December 20, 2008

Dynastic Heritage Should Be Considered A Disadvantage

Caroline Kennedy wants to replace Hillary Clinton as one of New York's U.S. Senators. As near as I can tell, her qualifications for the office are:
  • She is a United States citizen and over the age of 30 years
  • She is an attorney (Columbia Law 1988), admitted to practice in New York and Washington D.C.
  • Her father was President John F. Kennedy
  • She is the inspiration for Neil Diamond's popular song "Sweet Caroline"
Aside from that, I don't know why she, in particular, is qualified to be in the Senate as opposed to any other New Yorker over the age of 30 years. Or why New York's Governor, David Paterson (who stepped into his office in the wake of Elliot Spitzer's call-girl induced fall from grace) should be "forced" to nominate her over anyone who has, for instance, actually held some kind of elective office at any point in her life. The political back story is that she endorsed Barack Obama and thus started splinter in the New York Democratic Party instead of uniting behind Clinton in the Presidential primary. And the big argument now is that she is the most likely candidate to win election in the 2010 race for the seat, offering a fairly middle-of-the-road Democratic platform excepting her endorsement of same-sex marraiges.

Now, Geraldine Ferraro says that Ms. Kennedy is not ready or qualified, so that in itself suggests that perhaps Paterson ought to take a closer look. It also appears that Ms. Kennedy's record of actually voting in elections is not strong -- which wouldn't slow down a candidate with strong charisma or some other strong case to make for an office.

But the biggest argument against Ms. Kennedy is, in my mind, her last name -- the big reason people seem excited about her is her provenance. But I'm of a mind that we are a republic and not a society where one's parentage ought to be the determining factor of one's eligibility for leadership positions and political office. Now, I know better than that as a matter of fact. Of course we have a class system in this country. Of course money matters. Of course contacts and being a member of the elite matters. But it ought not to, or at least that sort of thing ought not to make itself ostentatiously visible. The Kennedys have become too visibly an elite family when a (quite possibly very bright) Kennedy is considered a leading candidate for high office for no reason other than the fact that she is a Kennedy.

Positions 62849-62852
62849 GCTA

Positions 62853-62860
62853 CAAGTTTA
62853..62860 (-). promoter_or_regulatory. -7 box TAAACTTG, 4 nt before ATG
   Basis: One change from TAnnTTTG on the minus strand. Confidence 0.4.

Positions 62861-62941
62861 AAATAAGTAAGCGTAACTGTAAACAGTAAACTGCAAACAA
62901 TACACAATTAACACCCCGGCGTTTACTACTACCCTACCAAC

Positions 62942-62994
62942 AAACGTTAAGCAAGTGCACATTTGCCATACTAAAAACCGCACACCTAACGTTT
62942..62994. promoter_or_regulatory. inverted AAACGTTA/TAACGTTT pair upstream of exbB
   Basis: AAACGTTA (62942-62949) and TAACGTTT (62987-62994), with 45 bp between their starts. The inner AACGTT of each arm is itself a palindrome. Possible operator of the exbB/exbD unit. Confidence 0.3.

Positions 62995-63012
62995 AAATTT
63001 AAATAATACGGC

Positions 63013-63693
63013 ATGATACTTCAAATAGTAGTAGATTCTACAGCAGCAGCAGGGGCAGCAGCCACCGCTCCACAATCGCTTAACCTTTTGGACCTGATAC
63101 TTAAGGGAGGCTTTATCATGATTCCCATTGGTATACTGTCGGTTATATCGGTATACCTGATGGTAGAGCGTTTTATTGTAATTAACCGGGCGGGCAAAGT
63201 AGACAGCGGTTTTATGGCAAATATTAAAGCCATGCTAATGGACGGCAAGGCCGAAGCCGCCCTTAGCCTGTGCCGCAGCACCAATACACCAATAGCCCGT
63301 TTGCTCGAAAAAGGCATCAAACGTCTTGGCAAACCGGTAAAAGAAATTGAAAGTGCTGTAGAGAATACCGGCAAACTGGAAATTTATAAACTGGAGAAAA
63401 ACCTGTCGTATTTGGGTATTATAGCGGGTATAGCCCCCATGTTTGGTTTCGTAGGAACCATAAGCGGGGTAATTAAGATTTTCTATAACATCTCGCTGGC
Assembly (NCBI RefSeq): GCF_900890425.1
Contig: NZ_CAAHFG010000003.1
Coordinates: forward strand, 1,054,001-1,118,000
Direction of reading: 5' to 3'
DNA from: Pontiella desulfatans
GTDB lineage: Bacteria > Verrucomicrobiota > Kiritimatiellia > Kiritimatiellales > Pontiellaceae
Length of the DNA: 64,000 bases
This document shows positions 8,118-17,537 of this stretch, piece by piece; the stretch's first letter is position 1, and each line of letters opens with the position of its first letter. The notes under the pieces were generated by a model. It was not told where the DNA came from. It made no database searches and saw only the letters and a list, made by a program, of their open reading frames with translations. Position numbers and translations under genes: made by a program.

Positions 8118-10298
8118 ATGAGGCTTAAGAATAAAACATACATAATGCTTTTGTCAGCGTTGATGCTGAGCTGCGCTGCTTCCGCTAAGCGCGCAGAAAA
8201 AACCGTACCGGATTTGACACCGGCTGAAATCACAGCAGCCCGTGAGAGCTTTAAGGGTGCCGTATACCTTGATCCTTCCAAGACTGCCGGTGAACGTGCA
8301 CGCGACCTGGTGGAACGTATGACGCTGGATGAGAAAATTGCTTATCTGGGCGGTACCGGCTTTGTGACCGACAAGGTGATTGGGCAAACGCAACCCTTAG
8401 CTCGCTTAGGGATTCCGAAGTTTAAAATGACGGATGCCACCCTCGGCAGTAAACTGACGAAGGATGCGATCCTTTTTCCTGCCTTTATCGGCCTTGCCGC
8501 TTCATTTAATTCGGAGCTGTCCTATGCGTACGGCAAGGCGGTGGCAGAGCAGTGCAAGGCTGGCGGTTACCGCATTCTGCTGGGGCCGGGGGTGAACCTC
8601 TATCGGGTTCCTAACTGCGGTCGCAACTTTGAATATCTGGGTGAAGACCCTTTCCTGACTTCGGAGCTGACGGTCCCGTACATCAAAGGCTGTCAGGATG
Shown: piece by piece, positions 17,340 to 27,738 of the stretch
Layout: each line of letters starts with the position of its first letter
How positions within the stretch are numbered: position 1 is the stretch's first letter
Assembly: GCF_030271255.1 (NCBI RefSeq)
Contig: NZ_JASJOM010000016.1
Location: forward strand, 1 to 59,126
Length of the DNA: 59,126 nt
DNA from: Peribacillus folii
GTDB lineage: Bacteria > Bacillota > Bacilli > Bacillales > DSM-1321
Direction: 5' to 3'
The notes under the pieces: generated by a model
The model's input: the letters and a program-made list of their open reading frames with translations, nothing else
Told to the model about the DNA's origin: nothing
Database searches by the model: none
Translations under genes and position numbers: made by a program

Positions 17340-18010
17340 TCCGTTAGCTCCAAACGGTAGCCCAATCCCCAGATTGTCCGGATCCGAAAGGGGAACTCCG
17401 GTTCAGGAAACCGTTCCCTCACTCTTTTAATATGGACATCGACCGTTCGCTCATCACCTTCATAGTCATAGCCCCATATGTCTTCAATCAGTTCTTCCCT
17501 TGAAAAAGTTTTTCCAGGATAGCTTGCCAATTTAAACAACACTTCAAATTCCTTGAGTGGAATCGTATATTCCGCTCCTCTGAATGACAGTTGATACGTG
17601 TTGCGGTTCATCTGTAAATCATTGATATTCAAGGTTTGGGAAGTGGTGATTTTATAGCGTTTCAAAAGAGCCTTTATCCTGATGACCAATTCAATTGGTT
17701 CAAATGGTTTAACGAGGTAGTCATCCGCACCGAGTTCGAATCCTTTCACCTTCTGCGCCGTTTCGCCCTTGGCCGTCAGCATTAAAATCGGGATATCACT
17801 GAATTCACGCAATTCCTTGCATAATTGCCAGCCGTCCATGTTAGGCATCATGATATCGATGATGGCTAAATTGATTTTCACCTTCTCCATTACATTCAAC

I was opposed to Hillary Clinton for the Presidency and not particularly enthusiastic about more Bushes for the Presidency precisely because we've already had some of those Clintons and Bushes. We Americans rejected the machinations of Lancastrians, Stuarts, and Tudors from our mother country and re-naming that sort of thing Kennedys, Bushes, and Clintons does not make them any less dynastic.

Yes, it sometimes works out. Franklin Roosevelt did a good job as President and he had a Presidential precdecessor in his family. But mainly, we should be distrustful of dynastic thinking.

And it's ironic that after Caroline Kennedy, the next-leading candidate for the appointment is Andrew Cuomo.

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